Directed by John Llewellyn Moxley
Produced by Max Rosenberg/Milton Subotsky
Screenplay by George Baxt
Story by Milton Subotsky
A beautiful young woman travels to a remote, strange hotel. At this hotel she encounters the hotel owner/manager who is shall we say…odd in behavior and demeanor. The young woman is brutally and horrifically murdered. Her concerned sibling and her boyfriend, alarmed at her disappearance also travel to the remote hotel to retrace the young woman’s steps and find out exactly what happened to her. That odd hotel owner/manager is not much help at all in assisting their efforts and indeed, the more the concerned sibling and boyfriend investigate, the more it seems like the odd hotel owner/manager may be involved in the young woman’s disappearance.
Now I know what you’re thinking; “Derrick, isn’t this a review for a movie called THE CITY OF THE DEAD (HORROR HOTEL in the United States)? The movie you’re describing sounds a whole lot like ‘Psycho’.” Well, no…because the plot I just laid out for you is the plot of THE CITY OF THE DEAD and according to Ben Mankiewicz, the host of Turner Classic Movies, upon it’s American release, THE CITY OF THE DEAD was dismissed as being no more than a cheap rip-off of “Psycho” which truly does the movie a disservice as it is solidly and firmly it’s own movie with its own identity. It’s a tightly made little horror movie without an ounce of fat or padding. In its own way it’s an example of a style of efficient movie making that one doesn’t see anymore. It’s not an expensive production but then again, it doesn’t have to be. It succeeds in creating its own slightly surrealistic, dream-like world and it works because most of the time, that’s all a horror movie has to do.
Nan Barlow (Venetia Stevenson) is the star pupil of Professor of History Driscoll (Christopher Lee). Driscoll’s class is currently studying witchcraft and Nan is obsessed with discovering a whole new angle to witchcraft that nobody has thought of before. Driscoll suggests that she does her research in Whitewood, Massachusetts. It’s a town known for how many witches they burned at the stake, including Elizabeth Selwyn (Patricia Jessel). While the flames consumed her, Elizabeth Selwyn begs Lucifer to save her. Lucifer makes her a deal; sacrifice two maidens in my name on The Witches Sabbath and I’ll grant you and your followers eternal life to curse this town with evil and despair for what they’ve done to you.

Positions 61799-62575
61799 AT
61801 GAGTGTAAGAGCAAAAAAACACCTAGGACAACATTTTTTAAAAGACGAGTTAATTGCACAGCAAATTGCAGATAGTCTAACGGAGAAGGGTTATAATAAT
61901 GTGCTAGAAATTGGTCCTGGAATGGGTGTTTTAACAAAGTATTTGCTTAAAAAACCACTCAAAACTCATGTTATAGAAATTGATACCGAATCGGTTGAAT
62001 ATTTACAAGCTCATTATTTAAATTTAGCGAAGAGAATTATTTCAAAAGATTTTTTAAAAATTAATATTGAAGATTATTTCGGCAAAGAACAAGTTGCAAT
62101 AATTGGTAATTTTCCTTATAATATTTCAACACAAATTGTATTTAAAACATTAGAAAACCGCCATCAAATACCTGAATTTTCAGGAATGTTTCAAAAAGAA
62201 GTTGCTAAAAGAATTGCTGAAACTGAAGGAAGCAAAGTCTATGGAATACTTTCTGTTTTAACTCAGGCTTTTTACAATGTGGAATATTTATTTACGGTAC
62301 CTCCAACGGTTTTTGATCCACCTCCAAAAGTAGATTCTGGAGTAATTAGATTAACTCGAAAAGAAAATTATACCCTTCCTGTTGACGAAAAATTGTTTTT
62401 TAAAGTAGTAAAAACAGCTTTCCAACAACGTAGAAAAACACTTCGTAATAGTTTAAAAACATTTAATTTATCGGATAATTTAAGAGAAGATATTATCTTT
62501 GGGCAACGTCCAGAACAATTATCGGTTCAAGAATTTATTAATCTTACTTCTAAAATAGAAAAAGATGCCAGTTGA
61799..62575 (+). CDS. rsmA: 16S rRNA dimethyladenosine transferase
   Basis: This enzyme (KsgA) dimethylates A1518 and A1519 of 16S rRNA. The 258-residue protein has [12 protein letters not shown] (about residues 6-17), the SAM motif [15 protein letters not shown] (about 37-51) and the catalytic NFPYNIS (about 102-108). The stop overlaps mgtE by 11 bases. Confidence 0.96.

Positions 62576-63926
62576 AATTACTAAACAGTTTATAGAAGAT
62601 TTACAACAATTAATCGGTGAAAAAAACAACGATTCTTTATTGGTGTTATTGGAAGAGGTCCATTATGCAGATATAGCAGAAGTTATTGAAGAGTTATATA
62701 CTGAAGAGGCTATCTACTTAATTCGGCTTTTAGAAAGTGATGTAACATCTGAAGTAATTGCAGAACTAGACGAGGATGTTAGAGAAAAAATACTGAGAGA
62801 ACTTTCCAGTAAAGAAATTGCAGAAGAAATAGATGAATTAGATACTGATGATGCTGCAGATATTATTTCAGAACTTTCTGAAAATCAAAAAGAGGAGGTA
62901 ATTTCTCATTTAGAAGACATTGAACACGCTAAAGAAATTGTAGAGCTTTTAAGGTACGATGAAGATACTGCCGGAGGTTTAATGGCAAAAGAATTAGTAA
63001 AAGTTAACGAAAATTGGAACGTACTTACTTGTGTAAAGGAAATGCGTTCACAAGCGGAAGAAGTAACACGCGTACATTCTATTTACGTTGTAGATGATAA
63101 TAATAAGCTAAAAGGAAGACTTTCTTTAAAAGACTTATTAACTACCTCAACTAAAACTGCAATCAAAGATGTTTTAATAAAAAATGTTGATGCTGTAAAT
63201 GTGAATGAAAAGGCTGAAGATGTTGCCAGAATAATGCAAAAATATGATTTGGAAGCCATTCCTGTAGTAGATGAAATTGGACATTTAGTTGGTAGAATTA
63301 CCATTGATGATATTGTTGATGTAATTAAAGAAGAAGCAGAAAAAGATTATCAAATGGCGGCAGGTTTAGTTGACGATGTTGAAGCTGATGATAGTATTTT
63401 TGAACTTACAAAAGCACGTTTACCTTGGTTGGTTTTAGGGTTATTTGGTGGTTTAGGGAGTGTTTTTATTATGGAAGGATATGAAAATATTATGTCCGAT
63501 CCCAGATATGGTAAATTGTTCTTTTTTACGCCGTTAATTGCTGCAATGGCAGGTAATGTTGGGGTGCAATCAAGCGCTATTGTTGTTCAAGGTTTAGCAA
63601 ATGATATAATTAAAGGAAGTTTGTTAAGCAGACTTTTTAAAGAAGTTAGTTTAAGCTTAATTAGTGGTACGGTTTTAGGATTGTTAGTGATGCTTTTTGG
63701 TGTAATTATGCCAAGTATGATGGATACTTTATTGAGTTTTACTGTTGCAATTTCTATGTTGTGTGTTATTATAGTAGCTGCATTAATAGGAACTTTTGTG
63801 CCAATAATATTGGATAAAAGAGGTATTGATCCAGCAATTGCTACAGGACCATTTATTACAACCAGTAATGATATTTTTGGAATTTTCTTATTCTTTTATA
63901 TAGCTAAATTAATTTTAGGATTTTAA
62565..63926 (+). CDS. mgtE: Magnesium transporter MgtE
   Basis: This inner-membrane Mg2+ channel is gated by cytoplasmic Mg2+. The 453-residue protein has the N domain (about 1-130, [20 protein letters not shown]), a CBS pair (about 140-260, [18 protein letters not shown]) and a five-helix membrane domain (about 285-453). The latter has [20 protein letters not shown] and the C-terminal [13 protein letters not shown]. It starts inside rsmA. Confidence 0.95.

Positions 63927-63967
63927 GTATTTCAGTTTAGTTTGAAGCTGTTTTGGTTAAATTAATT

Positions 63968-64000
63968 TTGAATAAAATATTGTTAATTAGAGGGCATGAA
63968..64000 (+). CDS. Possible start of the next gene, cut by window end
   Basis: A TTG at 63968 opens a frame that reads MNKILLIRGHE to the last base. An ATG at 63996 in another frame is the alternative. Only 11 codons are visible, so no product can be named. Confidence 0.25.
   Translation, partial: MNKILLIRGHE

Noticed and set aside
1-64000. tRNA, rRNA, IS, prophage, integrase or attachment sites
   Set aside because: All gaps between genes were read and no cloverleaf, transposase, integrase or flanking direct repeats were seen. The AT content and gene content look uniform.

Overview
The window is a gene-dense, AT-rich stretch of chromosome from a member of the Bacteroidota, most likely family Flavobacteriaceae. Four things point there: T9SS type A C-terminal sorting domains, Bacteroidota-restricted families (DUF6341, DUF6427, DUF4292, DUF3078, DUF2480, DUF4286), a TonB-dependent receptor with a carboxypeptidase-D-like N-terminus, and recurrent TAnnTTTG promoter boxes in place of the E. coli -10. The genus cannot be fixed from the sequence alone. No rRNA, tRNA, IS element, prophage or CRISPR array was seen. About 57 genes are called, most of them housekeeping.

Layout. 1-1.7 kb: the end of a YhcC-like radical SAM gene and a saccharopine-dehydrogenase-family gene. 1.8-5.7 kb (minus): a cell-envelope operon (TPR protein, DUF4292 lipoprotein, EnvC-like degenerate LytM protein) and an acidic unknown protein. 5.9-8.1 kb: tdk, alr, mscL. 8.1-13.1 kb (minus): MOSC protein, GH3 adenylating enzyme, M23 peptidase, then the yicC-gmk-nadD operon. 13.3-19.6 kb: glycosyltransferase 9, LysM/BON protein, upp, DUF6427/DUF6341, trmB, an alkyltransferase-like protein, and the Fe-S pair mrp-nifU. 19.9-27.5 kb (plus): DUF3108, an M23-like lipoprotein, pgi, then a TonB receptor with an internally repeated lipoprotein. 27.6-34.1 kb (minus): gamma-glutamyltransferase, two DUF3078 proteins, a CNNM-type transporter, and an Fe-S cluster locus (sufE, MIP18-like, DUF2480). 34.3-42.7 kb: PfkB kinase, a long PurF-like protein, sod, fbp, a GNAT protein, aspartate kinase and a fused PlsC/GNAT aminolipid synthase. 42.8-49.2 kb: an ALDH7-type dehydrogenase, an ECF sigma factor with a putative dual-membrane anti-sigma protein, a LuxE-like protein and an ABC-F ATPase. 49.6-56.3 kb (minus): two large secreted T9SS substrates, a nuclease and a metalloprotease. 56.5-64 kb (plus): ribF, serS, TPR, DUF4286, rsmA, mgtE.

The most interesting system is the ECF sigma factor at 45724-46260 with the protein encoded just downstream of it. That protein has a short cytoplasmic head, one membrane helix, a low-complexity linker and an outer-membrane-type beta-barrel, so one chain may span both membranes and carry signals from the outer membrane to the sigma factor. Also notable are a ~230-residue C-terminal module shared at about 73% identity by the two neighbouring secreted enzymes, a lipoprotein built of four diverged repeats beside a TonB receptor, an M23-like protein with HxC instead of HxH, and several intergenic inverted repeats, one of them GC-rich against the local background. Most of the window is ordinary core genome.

Nan’s brother, Richard (Dennis Lotis) and her boyfriend Bill (Tom Naylor) are both scientists and hard-head realists. They think Nan is wasting her time and that Driscoll is full of bovine excrement. But Nan is sort of hard-headed herself and makes the trip to Whitewood. She takes a room at The Raven’s Inn, run by a Mrs. Newless who has an uncanny resemblance to Elizabeth Selwyn.
I can hear a lot of you out there screaming “SPOILERS!!!!” But the movie itself doesn’t go out of its way to make any secret of the fact that Mrs. Newless is Elizabeth Selwyn. And this is another way in which the movie has similarities to “Psycho” in that we, as the audience are ahead of the characters. We know already what has happened to Nan and what Mrs. Newless/Elizabeth Selwyn is capable of so there’s real suspense when Nan’s brother and boyfriend follow her to Whitewood because we know what’s waiting for them.
I have fond memories of seeing this movie as a kid on Saturday afternoons on Channel 9 here in Brooklyn, NY. But my recent viewing was seeing for the first time uncut (scenes with characters praying to Satan for aid were edited out) and in HD thanks to Turner Classic Movies so it was as if I were seeing a brand-new movie. And it had me hooked right from the start. It’s only 76 minutes and as a result nobody wastes a minute of their time on screen. And in this age where we have bloated movies with padded scenes that takes two hours and change to tell a relatively simple story it’s refreshing to see a movie that does exactly that: tell a simple story simply with just as much characterization as needed to help move the plot along.
This is a movie that Christopher Lee made before he was Christopher Lee. But Lee is a presence here just as he’s a presence in every movie he appears in. He’s a glowering, menacing foreshadowing of what waits for Nan in Whitewood. And much as Janet Leigh did in “Psycho” Venetia Stevenson makes us like Nan Barlow right away and we quickly become invested in the fate of this young girl and her fate hits just as hard as Janet Leigh’s.
I don’t rightly know where you can find THE CITY OF THE DEAD. I saw it on Turner Classic Movies as during October they show an extraordinary number of seldom seen horror movies and this is one of the best. If you’re a fan of Christopher Lee (and who isn’t?) and horror movies then do yourself a favor and hunt up THE CITY OF THE DEAD (HORROR HOTEL)